Countries worldwide welcomed 2021 in many different, creative and COVID-19 secure ways, recognising the highly symbolic temporal roll-over from a year where everyone everywhere has been impacted dramatically by the COVID-19pandemic.
Brussels’ Laser Lights – which featured Robe moving lights among others and 12 custom lasers – was designed to be enjoyed from the comfort and safety of people’s homes, uniting everyone in spirit, feeling and determination during these extraordinary and restricted times. Fundamental to the project was that, while being a streamed event, Laser Lights should contain some core human elements relating to real life and not just be in a virtual digital environment.
This special light art event at the Heysel Plateau in Brussels was instigated by the Mayor of Brussels, Brussels Major Events (the city’s public events organisational body), show producers Alice, and Brussels-based creative agency, More To Show.
These four entities pooled ideas, resources, imaginations, enthusiasm, and their expansive collective practical experience to stage a highly innovative show replacing the traditional fireworks extravaganza that usually takes place around the city’s iconic Atomium sculpture.
Originally called “City Lights”, the concept was a collaboration between Frank Anthierens from Alice Events and More To Show’s Jordi Vandekerhof and Camille Anthierens, and the plan was to connect the city’s tallest buildings with lasers – in a laser web – reinforcing the strong bonds between districts and communities in Brussels, especially in these challenging times.
As things developed, a highly symbolic 165-metre-long 20-metre-high tightrope walk was then added to the visual mix, representing the spirit and heart of the city – its people – looking forward to a new and exciting year ahead with lots of positivity.
The walk was staged between Palais 2 and Palais 10 on the Heysel Plateau and performed by Johanne Humblet from Les Filles du Renard Pale. It was kept completely secret until the livestream started on New Year’s Eve to prevent the possibility of any crowds gathering.
Carefully choreographed to a special soundtrack, the accompanying lightshow worked as a spectacular on-camera backdrop and bokeh effects. For this tightrope walk lightshow, the More To Show creative team specified 50 Robe MegaPointes and 25 Robe Spiider LED wash beams as a major part of the lighting rig.
As the event’s planning advanced, Camille focused on the overall production, while Vandekerhof started working on the technical production, simultaneously designing the light show at the stadium with Kristof Blancquaert and with input from creative lighting consultant, Michiel de Clercq.
A total of 38 of the 50 MegaPointes were arranged in a straight line on the ground running parallel and in-line with the path of the rope, with two rows of 6 fixtures each framing the entrances to gates 2 and 10. Some 25 Spiiders were deployed in a similar U-shape to highlight the historical buildings around the stadium and provide a nice depth of focus for the cameras.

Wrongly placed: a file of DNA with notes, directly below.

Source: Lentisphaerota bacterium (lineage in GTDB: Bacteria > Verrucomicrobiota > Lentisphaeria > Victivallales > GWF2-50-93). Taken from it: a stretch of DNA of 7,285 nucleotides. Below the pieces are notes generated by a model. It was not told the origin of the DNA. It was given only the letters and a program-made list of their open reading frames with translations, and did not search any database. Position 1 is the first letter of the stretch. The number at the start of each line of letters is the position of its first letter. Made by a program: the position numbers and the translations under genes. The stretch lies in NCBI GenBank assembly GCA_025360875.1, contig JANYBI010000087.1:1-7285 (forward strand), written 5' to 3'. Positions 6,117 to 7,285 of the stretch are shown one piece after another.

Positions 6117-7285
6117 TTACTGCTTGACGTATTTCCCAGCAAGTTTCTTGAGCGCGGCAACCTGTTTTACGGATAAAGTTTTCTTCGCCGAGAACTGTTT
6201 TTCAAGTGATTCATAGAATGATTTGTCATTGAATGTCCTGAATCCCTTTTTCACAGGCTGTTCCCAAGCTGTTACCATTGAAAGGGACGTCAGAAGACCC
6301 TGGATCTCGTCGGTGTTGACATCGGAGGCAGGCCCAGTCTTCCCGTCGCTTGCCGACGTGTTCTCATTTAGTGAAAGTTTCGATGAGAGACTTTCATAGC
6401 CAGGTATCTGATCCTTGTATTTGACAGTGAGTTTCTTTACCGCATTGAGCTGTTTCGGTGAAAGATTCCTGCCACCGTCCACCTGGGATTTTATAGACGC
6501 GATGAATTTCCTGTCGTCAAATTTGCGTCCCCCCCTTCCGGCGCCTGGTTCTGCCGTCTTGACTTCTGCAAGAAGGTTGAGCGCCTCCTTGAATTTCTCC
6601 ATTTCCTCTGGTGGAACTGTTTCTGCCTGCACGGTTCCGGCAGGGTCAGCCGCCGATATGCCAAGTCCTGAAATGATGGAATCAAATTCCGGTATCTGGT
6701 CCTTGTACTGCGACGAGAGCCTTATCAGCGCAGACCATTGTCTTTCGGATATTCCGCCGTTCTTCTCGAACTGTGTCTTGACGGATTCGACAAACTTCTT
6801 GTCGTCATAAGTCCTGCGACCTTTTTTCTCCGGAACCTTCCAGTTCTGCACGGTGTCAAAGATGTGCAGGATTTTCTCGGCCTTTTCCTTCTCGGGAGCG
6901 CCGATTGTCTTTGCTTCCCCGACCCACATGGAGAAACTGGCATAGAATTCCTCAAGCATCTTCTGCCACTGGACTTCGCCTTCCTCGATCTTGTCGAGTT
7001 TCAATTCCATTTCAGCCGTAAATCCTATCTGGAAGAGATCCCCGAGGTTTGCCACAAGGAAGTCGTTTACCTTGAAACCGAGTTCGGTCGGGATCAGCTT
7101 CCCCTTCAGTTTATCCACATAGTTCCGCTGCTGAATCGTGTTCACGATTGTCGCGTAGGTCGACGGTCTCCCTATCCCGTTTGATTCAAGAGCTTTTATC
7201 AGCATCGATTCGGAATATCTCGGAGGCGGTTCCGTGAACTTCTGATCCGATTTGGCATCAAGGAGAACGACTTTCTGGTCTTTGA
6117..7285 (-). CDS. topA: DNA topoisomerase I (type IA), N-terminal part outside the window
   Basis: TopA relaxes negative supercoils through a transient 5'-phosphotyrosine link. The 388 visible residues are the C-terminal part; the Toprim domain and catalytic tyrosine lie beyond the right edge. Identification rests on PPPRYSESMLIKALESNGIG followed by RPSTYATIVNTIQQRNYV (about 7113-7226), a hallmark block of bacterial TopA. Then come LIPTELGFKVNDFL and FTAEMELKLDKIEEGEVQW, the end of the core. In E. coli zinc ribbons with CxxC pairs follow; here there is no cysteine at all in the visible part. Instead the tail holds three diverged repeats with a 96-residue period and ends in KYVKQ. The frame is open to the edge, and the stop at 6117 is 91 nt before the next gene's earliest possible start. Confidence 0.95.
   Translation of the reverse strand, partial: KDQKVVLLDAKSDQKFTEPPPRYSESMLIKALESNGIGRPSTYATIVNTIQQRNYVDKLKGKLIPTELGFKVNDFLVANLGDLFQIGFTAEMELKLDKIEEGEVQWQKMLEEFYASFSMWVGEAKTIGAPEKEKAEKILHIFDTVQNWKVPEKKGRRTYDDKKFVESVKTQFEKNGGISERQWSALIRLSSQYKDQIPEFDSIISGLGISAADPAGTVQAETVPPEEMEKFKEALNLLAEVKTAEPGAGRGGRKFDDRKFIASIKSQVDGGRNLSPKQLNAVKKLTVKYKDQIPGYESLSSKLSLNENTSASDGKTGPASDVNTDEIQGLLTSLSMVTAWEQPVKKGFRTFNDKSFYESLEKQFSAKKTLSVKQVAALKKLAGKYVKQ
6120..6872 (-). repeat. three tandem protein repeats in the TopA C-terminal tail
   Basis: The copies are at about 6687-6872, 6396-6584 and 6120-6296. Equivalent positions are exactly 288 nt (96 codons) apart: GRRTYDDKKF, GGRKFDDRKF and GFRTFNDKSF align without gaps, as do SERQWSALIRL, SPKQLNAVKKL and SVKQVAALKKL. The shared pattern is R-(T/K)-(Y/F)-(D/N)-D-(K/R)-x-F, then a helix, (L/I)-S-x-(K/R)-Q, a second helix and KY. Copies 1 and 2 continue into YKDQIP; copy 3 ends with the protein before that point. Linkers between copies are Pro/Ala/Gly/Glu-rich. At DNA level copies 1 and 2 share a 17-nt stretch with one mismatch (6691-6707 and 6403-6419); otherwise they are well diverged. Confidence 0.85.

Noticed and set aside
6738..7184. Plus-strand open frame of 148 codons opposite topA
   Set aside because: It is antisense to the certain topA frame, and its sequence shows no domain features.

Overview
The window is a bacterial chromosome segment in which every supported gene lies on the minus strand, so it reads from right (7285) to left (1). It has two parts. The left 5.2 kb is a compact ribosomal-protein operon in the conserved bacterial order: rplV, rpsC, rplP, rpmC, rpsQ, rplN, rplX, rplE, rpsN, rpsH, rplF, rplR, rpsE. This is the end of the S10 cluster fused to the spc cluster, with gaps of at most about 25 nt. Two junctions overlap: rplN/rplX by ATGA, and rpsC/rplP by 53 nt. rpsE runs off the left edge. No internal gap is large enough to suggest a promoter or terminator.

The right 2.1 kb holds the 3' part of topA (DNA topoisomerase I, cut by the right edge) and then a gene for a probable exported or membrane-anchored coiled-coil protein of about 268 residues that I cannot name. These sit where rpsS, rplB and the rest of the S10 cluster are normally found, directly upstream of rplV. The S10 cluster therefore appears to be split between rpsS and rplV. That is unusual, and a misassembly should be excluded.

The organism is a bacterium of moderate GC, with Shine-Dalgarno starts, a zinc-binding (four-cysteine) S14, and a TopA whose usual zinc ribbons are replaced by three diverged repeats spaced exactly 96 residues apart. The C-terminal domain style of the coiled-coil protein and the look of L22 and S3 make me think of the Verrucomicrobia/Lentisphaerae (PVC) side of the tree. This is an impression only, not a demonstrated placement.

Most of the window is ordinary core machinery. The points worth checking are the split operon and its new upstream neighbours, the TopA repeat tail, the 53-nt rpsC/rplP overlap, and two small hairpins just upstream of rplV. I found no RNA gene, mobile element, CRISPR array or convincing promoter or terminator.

MegaPointes were auditioned for the job and picked as a powerful and “super-bright” fixture that would be clearly visible in the air and “amaze” people as they paint the night sky with beams, rich colours, and anticipation. “They really delivered along with the lasers,” commented Vandekerhof.
All the Robe fixtures together with other lighting equipment was supplied by Splendit BVBA, together with “a crack team of top techs” to build and crew the whole event. Vandekerhof and the More To Show team were delighted to be working alongside Splendit. The lighting was controlled by MA Lighting grandMA2 full size and light consoles.
Lasers were supplied by Laser System Europe (LSE) and the kit included 12 custom-engineered 30W RGBY lasers. Three were positioned on the rooftop of The Hotel – a 94-metre-high hotel which is the highest public viewpoint in Brussels – with four on the Heysel Central Plaza and three on the 148m high Tour du Midi, with an additional one deployed on top of Palais 5 at Heysel to tie this breath-taking city-wide laser art installation in with the tightrope spectacle.
The Pangolin controller was programmed using a 3D visualizer working on an imported 3D model of the city. This enabled all the laser web effects to be pre-visualised and the resulting stunning city-wide aerial effects looked awesome!
The show started around 22.30 and finished just after midnight. It was broadcast through a dedicated website and all the various City of Brussels platforms, getting over 45,000 unique views. Vandekerhof commented: “2020 was a challenging year in every way and this project was a great way to see off a ghastly year and kick-start an amazing new one! The timing was perfect for us to help boost the sprites and mood of this incredible and dynamic city by doing what we love best and excel at – producing a quality event.”